Mastering Emotions: The Emotional Politics of Slavery
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CitationDwyer, Erin. 2012. Mastering Emotions: The Emotional Politics of Slavery. Doctoral dissertation, Harvard University.
AbstractMastering Emotions: The Emotional Politics of Slavery explores how the emotions and affective norms of the Antebellum South were conditioned upon and constructed through the institution of slavery. Though slavery is a subject wrought with emotion, there has been no focus in recent historical scholarship on the affective dimensions of slavery. Studies in the history of emotion have also largely ignored slavery. My intervention in these fields reveals the ways that both slaveholders and slaves wielded fear, trust, jealousy, and affection in their interactions with one another. The project also sheds light on how the emotional norms of societies are learned and policed, manipulated and enforced. I argue that the emotions of slaveholders and slaves alike were irrevocably shaped by slavery. The daily negotiations and contestations that occurred between slaveholders and slaves through and about feelings, in conjunction with larger debates about race, freedom, and emotional norms, form the backbone of what I call the emotional politics of slavery. Mastering Emotions examines how the affective norms of slavery were taught, how emotional transgressions were punished, and the long-term impacts of those emotional norms on the affective landscape of the post-Reconstruction South. To gain insight into the emotional lives and affective experiences of enslaved people of color I use a variety of primary sources such as slave narratives, letters, and court testimony. Steeped in the mode of sentimentalism, which encouraged people to reflect upon and articulate their feelings, slaveholders revealed how they felt about their slaves, and how they believed their slaves felt, in diaries, wills, and even records of slave sales and manumissions. Studying the affective terrain of the Antebellum South provides fresh insight into the politics of slavery, revealing how those in bondage used feelings to resist slavery, and how the planter class employed emotions to enforce the institution. This project also contributes to the burgeoning field of affective history by complicating understandings of how emotions are constructed in relation to power, and how power operates in affective relations.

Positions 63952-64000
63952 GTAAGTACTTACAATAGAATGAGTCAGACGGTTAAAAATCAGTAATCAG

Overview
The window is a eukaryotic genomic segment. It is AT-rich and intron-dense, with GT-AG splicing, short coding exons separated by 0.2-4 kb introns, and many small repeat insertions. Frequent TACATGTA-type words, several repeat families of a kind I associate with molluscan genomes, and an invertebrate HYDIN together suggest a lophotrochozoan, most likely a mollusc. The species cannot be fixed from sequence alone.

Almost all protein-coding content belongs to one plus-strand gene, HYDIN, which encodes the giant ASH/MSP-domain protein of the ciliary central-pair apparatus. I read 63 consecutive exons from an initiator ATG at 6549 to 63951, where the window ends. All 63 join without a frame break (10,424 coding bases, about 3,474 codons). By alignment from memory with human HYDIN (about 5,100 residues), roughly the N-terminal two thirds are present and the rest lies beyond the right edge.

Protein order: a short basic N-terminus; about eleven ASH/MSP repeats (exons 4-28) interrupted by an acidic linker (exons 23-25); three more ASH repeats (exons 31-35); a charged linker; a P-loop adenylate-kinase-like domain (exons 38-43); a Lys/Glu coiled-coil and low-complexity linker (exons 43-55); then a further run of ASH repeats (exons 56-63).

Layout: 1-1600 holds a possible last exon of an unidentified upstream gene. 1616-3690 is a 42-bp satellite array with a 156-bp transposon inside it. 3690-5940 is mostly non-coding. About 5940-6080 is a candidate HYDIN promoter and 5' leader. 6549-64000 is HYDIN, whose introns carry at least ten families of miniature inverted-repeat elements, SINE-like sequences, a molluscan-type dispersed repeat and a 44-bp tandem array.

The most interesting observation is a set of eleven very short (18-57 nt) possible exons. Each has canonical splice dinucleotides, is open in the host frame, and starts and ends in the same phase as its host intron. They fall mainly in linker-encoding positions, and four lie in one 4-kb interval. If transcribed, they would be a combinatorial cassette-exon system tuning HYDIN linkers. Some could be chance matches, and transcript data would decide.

Citable link to this pagehttp://nrs.harvard.edu/urn-3:HUL.InstRepos:9282890
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